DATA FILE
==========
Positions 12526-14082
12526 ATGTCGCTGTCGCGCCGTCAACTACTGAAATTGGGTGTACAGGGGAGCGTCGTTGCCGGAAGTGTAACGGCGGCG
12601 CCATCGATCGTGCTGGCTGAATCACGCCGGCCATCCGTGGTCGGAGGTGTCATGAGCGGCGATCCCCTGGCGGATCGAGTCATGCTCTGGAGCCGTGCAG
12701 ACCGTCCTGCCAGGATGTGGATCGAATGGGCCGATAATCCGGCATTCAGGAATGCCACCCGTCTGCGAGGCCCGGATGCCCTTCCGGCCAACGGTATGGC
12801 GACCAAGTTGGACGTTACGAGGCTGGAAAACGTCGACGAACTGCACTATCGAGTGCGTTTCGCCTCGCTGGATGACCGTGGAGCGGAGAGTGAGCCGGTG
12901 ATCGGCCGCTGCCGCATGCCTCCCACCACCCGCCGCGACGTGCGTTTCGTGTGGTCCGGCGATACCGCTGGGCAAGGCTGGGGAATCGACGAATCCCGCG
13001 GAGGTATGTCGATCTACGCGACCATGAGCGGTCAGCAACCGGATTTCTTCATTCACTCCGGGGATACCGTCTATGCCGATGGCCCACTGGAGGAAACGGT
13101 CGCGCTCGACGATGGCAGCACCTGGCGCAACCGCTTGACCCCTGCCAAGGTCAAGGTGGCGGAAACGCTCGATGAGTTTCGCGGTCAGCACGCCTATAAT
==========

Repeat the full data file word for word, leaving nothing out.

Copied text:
Positions 12526-14082
12526 ATGTCGCTGTCGCGCCGTCAACTACTGAAATTGGGTGTACAGGGGAGCGTCGTTGCCGGAAGTGTAACGGCGGCG
12601 CCATCGATCGTGCTGGCTGAATCACGCCGGCCATCCGTGGTCGGAGGTGTCATGAGCGGCGATCCCCTGGCGGATCGAGTCATGCTCTGGAGCCGTGCAG
12701 ACCGTCCTGCCAGGATGTGGATCGAATGGGCCGATAATCCGGCATTCAGGAATGCCACCCGTCTGCGAGGCCCGGATGCCCTTCCGGCCAACGGTATGGC
12801 GACCAAGTTGGACGTTACGAGGCTGGAAAACGTCGACGAACTGCACTATCGAGTGCGTTTCGCCTCGCTGGATGACCGTGGAGCGGAGAGTGAGCCGGTG
12901 ATCGGCCGCTGCCGCATGCCTCCCACCACCCGCCGCGACGTGCGTTTCGTGTGGTCCGGCGATACCGCTGGGCAAGGCTGGGGAATCGACGAATCCCGCG
13001 GAGGTATGTCGATCTACGCGACCATGAGCGGTCAGCAACCGGATTTCTTCATTCACTCCGGGGATACCGTCTATGCCGATGGCCCACTGGAGGAAACGGT
13101 CGCGCTCGACGATGGCAGCACCTGGCGCAACCGCTTGACCCCTGCCAAGGTCAAGGTGGCGGAAACGCTCGATGAGTTTCGCGGTCAGCACGCCTATAAT